I personally believe Felt is a hero. Nixon’s arrogance – despite accomplishments that even garner applause from this liberal’s corner – led him to abuse his power and create a huge Constitutional crisis. It didn’t help any that his Vice President, Spiro T. Agnew, was an extortionist when he was Governor of Maryland, nor that Nixon seemed to have very little use for the average American. What he was doing – using Internal Revenue Service records to attack his enemies, paying off burglars with hush money, obstructing justice by firing Attorney General after Attorney General until Robert Bork finally fired the Special Prosecutor – was hardly the type of behavior in which a man in the most important office in the world should engage. No matter what Bill Clinton did – and none of it comes close to the disdain for the American public or the office of the president displayed by Nixon – Nixon was the proper president to force from office.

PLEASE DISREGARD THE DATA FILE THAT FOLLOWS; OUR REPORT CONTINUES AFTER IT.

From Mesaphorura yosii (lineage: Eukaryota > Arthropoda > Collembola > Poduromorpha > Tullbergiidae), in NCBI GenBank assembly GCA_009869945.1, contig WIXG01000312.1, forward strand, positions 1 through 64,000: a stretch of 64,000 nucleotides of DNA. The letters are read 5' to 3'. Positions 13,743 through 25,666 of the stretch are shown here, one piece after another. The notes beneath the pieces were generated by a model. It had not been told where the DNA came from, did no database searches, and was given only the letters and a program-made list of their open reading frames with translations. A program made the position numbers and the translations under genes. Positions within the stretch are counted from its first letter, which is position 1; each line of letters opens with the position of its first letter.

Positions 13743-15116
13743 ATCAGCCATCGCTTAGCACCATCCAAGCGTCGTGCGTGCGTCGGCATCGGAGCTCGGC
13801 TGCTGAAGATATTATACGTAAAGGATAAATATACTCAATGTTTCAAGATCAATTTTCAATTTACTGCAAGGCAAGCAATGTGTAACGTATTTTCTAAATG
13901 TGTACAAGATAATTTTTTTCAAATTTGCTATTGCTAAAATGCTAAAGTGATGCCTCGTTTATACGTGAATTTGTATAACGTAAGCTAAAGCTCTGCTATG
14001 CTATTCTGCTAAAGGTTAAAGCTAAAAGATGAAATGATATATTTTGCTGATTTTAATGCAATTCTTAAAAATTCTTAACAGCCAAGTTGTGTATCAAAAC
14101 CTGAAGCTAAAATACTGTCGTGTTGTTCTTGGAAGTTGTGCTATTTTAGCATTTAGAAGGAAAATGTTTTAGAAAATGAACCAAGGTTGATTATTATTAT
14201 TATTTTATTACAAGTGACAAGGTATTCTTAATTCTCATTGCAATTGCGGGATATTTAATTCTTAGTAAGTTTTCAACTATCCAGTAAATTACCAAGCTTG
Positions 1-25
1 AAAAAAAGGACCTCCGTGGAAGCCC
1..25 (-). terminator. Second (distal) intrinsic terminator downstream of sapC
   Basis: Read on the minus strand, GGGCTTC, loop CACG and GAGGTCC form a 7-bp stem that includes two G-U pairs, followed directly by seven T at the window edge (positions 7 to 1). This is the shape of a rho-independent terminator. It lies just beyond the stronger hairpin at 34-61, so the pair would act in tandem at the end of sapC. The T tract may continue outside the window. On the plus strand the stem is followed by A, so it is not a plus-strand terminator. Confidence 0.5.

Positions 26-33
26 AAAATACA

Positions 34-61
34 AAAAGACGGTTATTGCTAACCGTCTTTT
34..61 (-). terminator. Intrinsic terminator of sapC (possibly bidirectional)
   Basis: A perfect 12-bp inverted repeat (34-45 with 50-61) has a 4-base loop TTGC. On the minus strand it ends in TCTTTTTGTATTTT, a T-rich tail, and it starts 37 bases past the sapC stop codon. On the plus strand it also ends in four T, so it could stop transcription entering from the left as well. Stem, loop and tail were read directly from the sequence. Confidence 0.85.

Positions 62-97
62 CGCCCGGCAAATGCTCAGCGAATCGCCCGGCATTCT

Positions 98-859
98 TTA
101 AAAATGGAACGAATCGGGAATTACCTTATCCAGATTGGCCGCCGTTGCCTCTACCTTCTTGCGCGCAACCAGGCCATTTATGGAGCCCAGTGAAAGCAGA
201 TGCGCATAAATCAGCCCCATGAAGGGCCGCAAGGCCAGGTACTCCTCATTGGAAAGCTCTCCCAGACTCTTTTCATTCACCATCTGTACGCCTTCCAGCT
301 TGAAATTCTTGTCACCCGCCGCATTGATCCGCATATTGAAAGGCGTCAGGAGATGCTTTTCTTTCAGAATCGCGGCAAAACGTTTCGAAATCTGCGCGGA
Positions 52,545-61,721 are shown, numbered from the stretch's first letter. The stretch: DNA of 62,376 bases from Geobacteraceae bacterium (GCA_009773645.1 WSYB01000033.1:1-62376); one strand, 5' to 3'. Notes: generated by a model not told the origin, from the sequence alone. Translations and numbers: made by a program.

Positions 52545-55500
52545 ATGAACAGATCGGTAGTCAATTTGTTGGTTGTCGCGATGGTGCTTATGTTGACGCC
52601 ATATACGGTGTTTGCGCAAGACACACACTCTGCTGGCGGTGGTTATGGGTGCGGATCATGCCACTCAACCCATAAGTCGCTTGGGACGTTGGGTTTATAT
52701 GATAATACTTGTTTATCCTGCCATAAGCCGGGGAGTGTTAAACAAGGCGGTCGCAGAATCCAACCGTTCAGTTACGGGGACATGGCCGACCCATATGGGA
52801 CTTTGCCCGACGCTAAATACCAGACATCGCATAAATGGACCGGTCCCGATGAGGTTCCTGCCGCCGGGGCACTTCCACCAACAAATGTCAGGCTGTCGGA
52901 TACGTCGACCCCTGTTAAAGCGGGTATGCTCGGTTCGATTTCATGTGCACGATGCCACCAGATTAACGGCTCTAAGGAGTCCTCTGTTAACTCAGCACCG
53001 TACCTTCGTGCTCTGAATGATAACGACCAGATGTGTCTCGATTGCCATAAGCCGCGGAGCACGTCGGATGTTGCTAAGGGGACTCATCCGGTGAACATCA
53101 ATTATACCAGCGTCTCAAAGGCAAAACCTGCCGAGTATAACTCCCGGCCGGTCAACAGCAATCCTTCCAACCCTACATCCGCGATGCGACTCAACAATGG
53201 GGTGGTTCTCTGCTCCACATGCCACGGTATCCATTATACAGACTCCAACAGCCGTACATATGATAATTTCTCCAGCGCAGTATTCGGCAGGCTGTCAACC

I date the 1960s as the period of time between the assassination of John F. Kennedy and the resignation of Richard M. Nixon. If you want to understand me, you’ll also realize those were my formative years, the years I learned that evil people can destroy good people, that good nations can wage evil wars, and that being president just makes you the biggest crook. That era led eventually to the election of Jimmy Carter, the most idealistic president we have ever had, and, sadly, one of the least effective. Had we not sought such idealism, perhaps the Iranian revolution would not have been so stark, and the years since 1979 such a roller coaster straight to hell.